Cash crisis puts rescuers on rocks
felixstowe: A rescue team which patrols the coast could fold in a month’s time unless it gets a cash injection.
The Felixstowe Volunteer Coast Patrol Rescue Service says it is running out of money and desperately needs a major sponsor to help keep it going.
Last year the service – which is often tasked by Thames Coastguard to deal with emergencies – had a 50 per cent increase in its workload and helped 135 people caught up in accidents and incidents on the waves.
It is expecting this summer to be just as busy – especially if more people to choose to holiday or have days out in Suffolk instead of going abroad.
Last year the patrol service received a vital �6,100 donation from the East of England Co-operative Society after supporters collected 120,000 shopping vouchers, but the service was left a little disappointed after it had been hoping the initiative would produce three times as much and secure its immediate future.
“What we really lack and have always lacked since we started 12 years ago is a major sponsor a big annual grant so that we don’t have to worry unduly about our costs,” said chairman John Cresswell.
“It costs �18,000 to �20,000 a year to run the service and if we could just secure half that with a sponsor it would be brilliant because we could cope with raising the rest of the money.
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“As it stands at present, we can probably keep going for a month. That is bitterly disappointing.
“We have recruited some new people to the team over the winter, done our training and got our craft Volunteer ready for the season and have started our weekend duties.”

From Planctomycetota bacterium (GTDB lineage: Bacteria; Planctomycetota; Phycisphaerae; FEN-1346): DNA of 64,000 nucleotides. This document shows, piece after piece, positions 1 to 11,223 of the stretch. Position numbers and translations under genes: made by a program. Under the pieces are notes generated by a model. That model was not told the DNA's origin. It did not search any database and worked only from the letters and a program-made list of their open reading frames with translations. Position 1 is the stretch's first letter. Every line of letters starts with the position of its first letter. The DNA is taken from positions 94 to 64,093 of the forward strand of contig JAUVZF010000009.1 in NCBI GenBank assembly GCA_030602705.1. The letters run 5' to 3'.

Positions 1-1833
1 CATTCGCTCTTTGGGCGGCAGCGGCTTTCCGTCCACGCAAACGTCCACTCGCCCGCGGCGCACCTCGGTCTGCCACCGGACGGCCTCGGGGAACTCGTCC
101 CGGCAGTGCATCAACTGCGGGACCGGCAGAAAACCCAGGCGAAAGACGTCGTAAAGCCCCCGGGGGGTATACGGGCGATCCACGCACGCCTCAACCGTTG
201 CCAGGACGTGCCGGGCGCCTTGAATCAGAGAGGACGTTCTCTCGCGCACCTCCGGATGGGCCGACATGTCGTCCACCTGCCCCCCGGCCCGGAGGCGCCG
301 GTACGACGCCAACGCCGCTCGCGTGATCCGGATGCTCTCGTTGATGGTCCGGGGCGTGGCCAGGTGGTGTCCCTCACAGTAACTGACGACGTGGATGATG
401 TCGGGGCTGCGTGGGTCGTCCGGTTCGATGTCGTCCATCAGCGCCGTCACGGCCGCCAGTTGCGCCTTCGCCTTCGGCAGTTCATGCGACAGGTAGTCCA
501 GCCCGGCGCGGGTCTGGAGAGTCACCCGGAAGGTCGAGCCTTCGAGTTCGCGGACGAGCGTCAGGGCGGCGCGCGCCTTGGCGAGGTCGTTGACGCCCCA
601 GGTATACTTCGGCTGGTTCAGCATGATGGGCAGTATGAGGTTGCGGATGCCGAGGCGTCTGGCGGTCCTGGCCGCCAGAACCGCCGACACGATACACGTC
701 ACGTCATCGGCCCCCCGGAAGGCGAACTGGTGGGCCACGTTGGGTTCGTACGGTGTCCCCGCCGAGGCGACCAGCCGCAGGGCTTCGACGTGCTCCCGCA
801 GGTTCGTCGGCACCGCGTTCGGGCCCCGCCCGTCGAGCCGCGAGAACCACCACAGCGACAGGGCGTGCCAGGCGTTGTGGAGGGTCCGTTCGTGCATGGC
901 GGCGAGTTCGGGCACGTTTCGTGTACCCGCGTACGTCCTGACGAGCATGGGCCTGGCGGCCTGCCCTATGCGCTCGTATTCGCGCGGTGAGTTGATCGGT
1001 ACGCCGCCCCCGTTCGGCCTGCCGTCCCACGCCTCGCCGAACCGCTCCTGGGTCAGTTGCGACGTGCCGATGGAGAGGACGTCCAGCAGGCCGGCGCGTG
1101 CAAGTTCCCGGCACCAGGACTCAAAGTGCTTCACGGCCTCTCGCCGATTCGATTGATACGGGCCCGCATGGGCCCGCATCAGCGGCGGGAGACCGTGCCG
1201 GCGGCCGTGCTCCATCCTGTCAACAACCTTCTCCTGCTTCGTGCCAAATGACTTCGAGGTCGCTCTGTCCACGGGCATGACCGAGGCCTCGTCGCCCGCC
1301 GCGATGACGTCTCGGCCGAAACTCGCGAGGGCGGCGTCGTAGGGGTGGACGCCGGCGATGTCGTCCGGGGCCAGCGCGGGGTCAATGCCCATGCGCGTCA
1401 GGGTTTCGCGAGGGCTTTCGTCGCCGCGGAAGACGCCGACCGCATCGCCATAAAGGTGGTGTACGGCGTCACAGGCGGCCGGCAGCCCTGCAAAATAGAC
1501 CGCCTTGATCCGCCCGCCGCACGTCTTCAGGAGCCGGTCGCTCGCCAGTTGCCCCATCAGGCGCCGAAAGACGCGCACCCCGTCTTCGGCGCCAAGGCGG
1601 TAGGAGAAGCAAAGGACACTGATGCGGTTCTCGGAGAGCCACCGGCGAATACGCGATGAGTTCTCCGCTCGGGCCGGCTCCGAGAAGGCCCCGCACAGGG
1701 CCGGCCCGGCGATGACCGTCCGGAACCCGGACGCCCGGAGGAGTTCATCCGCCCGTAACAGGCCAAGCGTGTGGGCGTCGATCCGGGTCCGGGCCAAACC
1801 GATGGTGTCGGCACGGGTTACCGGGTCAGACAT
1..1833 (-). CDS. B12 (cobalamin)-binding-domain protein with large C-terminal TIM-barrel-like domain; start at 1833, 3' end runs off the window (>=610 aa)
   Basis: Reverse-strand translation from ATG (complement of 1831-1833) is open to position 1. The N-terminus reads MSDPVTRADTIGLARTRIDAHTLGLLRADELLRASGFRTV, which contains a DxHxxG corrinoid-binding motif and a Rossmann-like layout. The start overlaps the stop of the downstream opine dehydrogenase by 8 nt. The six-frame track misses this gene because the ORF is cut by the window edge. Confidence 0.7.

The service had been hoping last year to replace Volunteer’s engines but cannot afford to. It even has a �5,000 grant offer from Suffolk Coastal but is likely to lose it because it cannot match the sum.
Mr Cresswell said last weekend’s patrols had illustrated exactly why the service was needed.
The team had rescued a jet-skier who was in difficulties at the entrance to the River Deben and a man swimming out to help him.
“This incident could have easily gone wrong had we not spotted them– neither man had any protective clothing and were clad only in T-shirts and shorts,” said Mr Cresswell.
“The water temperature is only 6C at present and you would be unconscious in 30 minutes or less and dead in an hour even if you were wearing protective gear. Both men were extremely lucky.”
Volunteer’s crew also helped a 31ft sloop with six people and a dog on board which had run aground on the Harwich Shelf, and towed two people in an angling boat which had hit engine problems while in the River Orwell back to Woolverstone.
? What do you think of the work of the patrol service? Write to Your Letters, Evening Star, 30 Lower Brook Street, Ipswich, IP4 1AN, or e-mail firstname.lastname@example.org